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ALBUM REVIEW: Silverstein – A Beautiful Place to Drown

Silverstein 2020 2

Following their recent 20th anniversary tour, during which they performed three separate sets each show, Silverstein have some new songs ready for the masses to enjoy. Their tenth studio album, A Beautiful Place to Drown sees the band matured and not slowing down, despite two whole decades having passed since they formed.

Opening the album are two of the five collaborations throughout its twelve-song runtime: Bad Habits, a pumped-up barrage of riffs featuring Intervals, and Burn It Down. Here, Beartooth vocalist Caleb Shomo pops up just in time for the breakdown, remaining for the rest of the song. Since its release as one of the singles for this record, fans have taken to calling it “Silvertooth”, so both parties could look to collaborating again in the future, as everyone clearly enjoys it.

Where Are You is next, with its rumbling bassline, courtesy of Billy Hamilton, and djent inspired guitar rhythms during the choruses. Aaron Gillespie of Underoath/The Almost shows up on the next track, Infinite, one of the heavier songs on offer. With Josh Bradford and Paul Marc Rousseau’s guitars matching up with the vocals in the chorus, this is definitely among the standout moments. Shape Shift is more of a slower, drawn back offering, though that doesn’t stop it from packing a lyrical punch, tackling feelings of powerlessness and incapability – “I never stood a chance here, did I?”

Following that up is a stretch of three songs that ultimately ends up dragging the album down a little bit. All on Me starts in a very ballad-esque fashion and sprinkles in some electronic sounds here and there for good measure. Surprisingly enough, it also features an enjoyable saxophone (who’d have thought?), which tries to make this song more than an electronically-infused ballad. Sadly, this doesn’t really work all that well. Next up is Madness which, save for Princess Nokia’s rapping parts, which sound a tad out of place, is quite a decent track. Nokia’s appearance, however, may ruin the whole thing for some, others may like it, while others simply won’t care – it all depends on the listener’s tastes and preferences. Madness is then succeeded by Say Yes – a “typical” emo/post-hardcore song which, while quite decent on its own, ends up seeming a little mediocre compared to other songs on this album.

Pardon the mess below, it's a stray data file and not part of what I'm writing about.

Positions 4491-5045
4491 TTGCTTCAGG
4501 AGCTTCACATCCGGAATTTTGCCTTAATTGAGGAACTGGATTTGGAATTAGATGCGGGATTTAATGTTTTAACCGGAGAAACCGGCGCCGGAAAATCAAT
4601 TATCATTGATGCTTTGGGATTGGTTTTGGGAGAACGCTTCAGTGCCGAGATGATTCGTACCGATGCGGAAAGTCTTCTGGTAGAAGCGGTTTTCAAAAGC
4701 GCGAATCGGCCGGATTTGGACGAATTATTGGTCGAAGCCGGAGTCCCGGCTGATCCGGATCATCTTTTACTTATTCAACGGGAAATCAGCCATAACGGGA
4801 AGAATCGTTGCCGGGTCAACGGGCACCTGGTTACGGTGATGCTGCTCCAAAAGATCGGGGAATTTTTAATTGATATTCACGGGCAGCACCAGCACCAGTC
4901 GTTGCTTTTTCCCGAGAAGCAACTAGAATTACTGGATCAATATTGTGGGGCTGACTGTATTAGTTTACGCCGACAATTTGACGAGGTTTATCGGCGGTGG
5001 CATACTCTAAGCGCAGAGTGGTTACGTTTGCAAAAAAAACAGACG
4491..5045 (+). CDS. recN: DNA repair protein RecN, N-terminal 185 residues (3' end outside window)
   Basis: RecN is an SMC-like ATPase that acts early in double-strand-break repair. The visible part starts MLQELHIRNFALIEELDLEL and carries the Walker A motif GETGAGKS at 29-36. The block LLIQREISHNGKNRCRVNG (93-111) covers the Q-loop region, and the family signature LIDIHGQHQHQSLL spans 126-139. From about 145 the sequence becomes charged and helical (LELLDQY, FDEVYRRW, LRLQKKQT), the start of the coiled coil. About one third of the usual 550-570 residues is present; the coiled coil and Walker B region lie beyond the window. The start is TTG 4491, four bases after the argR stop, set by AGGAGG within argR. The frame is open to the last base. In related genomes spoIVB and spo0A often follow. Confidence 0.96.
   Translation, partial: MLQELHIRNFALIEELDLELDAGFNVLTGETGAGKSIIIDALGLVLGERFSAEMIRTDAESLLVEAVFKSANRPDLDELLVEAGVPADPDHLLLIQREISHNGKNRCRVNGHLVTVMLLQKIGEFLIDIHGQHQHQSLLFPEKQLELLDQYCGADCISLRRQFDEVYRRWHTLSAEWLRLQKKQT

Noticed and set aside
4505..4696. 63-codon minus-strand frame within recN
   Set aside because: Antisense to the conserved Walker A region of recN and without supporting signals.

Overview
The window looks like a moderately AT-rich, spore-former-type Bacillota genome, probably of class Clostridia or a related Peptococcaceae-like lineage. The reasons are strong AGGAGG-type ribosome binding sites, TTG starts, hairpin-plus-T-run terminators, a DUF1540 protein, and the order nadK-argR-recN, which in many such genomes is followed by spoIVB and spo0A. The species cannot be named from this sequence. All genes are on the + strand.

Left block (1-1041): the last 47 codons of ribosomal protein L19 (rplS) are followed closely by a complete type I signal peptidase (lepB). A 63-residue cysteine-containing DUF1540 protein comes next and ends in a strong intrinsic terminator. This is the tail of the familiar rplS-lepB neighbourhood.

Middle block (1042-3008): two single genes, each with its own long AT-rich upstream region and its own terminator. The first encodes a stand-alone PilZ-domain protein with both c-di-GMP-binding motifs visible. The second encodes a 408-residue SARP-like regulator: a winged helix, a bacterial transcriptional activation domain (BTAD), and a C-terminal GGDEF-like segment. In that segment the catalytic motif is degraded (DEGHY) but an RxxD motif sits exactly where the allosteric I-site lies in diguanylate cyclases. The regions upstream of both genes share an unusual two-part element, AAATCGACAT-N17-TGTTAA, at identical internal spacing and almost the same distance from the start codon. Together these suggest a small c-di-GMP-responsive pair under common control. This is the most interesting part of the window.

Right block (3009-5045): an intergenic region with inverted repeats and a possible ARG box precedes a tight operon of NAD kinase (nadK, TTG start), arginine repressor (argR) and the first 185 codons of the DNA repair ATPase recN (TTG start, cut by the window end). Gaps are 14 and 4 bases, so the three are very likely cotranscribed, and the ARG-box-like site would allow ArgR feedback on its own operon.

Stop, on the other hand, is up there among the best tracks on offer, with headbang-inducing rhythms throughout, and a stellar breakdown as the proverbial cherry on top. September 14th opens with an acoustic guitar and piano, delivering a newsreel in the background, before heading straight into the heavy riffing we’ve come to expect from Silverstein. Coming Down continues down that path, also adding some catchy guitar leadwork during the choruses. Closing the album is the package’s final collaboration, Take What You Give. With its slower, heartfelt opening, it’s Pierre Bouvier of Simple Plan that truly makes this final song shine.

All in all, A Beautiful Place to Drown is a solid album from the Ontario-based group. The whole band is in top form – Shane Told’s vocals have not aged at all, and his screams sound even better nowadays, while Paul Koehler continues giving his all on the drums each time. Aside from a few tracks that drag a little bit, this latest effort from Silverstein is more than decent, and you should definitely check it out.

8/10

Standout Tracks: Bad Habits, Infinite, Where Are You, Shape Shift, Stop

For Fans Of: Underoath, The Used, Alexisonfire, Simple Plan, Beartooth

Written by: Florin Petrut

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